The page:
Who planned the defenses at Roanoke Island?

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Whoever made the plans for defending Roanoke Island did a lousy job.

The first defenses on the Croatan Sound were midway of the island at Pork Point. Fort Bartow, located there, mounted 9 guns total, 3 en barbette. The Union gunboats approaching from the south hugged the shore, making the 3 en barbette guns the only ones that could be trained on them as they approached.

The sound was four miles wide there. The plan was to block the sound so that the enemy had to pass on the east side, under the guns of the 3 forts built on Roanoke Island. Piles had been driven and hulks sunk east and west of Fulker’s Shoals, but 1700 yards had not been completed opposite Fort Bartow at the time of the battle.

There was a naturally narrow passage through an area referred to as the Roanoke Marshes about 6 miles south of the point chosen for the obstructions. A series of low islands limited the passage of ships to a narrow channel several hundred yards wide near the mainland side of the sound. In the amout of time available, piles could have been driven and enough hulks sunk to have completely closed the passage with 3-4 rows of obstructions.

The two floating batteries that comprised Fort Forrest could have been positioned to cover the area in a cross fire with their combined 7 guns from points well within their range instead of the chosen position almost 1 1/2 miles from the channel they tried to defend. The mosquito fleet could have been brought in to fire from close range at the marshes as the Federals lined up to file through the narrow channel. Few Federal guns could have been trained on the Confederate ships to return fire.

There were no good landing points at the southern end of the island. One of the best landing points available, Ashby’s Harbor, was 3 miles south of the chosen spot for the nearest defensive works. The only defenses placed there were 200 raw infantrymen and 2 ancient field pieces with no horses to pull them. The commander of these forces withdrew with little resistance to ensure that the field pieces, being moved by hand, were not captured. Placing the obstructions at the marshes 4 miles south of that point and building a defensive work on Sand Point beside Ashby’s Harbor would have denied the Union forces this prime landing place.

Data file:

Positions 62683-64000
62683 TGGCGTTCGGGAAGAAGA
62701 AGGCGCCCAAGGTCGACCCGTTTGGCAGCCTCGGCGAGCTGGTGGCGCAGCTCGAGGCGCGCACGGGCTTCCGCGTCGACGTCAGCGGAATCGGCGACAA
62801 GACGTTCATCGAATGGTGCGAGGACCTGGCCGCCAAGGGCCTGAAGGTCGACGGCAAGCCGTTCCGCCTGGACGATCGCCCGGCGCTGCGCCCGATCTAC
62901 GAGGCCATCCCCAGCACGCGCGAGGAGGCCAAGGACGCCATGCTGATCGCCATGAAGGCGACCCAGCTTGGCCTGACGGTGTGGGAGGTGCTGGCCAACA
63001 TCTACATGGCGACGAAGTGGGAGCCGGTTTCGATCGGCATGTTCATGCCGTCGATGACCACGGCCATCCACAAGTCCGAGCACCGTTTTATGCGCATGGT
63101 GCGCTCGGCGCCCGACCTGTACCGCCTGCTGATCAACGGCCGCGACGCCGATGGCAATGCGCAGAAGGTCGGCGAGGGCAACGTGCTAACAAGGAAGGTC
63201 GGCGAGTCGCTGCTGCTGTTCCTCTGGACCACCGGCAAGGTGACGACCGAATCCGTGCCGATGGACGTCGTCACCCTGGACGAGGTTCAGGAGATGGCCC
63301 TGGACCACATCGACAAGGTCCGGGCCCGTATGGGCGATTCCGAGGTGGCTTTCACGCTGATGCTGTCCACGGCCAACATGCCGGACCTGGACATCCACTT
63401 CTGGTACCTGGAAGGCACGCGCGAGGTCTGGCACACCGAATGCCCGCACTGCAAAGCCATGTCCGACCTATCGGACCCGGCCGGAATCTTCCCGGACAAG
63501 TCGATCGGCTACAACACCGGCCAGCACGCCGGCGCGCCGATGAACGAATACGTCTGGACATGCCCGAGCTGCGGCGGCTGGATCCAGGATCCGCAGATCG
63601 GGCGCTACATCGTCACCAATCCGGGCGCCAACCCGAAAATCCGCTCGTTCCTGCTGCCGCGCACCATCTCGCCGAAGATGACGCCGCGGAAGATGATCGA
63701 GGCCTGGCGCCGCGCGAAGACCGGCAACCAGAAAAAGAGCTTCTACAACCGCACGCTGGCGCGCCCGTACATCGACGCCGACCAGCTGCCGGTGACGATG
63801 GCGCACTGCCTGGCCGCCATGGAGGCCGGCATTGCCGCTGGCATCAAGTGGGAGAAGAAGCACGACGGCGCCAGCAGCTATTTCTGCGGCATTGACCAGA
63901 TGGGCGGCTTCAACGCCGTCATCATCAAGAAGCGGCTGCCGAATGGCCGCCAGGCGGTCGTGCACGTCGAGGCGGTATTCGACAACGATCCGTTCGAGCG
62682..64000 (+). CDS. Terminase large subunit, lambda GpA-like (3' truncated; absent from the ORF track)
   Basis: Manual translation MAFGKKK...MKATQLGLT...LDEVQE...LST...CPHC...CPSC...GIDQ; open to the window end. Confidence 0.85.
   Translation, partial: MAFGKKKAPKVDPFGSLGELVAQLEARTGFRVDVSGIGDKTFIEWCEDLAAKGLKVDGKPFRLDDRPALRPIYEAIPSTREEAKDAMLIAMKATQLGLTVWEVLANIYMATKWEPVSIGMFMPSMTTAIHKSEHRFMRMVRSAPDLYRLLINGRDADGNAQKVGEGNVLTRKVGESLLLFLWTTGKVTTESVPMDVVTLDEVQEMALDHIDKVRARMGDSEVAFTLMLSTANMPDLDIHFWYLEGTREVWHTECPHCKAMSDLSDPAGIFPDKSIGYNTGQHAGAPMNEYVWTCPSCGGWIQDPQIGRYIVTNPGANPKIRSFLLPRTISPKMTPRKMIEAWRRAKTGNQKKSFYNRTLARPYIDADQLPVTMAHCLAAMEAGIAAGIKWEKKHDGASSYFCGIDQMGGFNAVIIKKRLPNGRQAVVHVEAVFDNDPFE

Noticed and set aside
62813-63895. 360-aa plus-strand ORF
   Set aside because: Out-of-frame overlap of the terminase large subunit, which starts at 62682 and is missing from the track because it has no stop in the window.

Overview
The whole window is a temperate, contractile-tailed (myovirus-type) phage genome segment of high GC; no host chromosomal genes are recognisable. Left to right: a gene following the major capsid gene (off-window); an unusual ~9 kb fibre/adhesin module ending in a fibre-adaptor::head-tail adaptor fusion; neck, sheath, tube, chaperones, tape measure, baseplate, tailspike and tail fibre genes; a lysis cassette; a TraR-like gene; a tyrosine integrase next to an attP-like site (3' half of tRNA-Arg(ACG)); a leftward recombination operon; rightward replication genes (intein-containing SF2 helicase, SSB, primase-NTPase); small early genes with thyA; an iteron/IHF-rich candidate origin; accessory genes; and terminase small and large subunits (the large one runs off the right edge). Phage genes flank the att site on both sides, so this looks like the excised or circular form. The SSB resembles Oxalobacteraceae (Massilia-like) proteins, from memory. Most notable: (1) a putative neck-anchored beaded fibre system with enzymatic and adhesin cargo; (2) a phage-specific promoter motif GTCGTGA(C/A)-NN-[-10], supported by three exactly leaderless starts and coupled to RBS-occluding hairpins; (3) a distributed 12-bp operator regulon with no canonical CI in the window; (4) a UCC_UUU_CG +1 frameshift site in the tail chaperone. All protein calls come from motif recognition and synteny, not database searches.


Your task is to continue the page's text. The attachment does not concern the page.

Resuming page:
The three forts built had no defenses to the landward side. The only defensive work protecting their rear was an 80 yard long earthwork astride the causeway leading to Ashby’s Harbor and points south. D.H. Hill had ordered the work extended across the entire width of the island, but the order was countermanded when command of the island was moved to the District of Norfolk. There was only room for about 400 troops behind the earthwork. The earthworks were flanked, the troops retreated, and the backs of all three forts were exposed and had to be abandoned. The 2000 Confederate troops were trapped at the north end of the island by more than 10,000 Union troops. They had no choice but to surrender. Blunder after blunder opened the back door to Norfolk.

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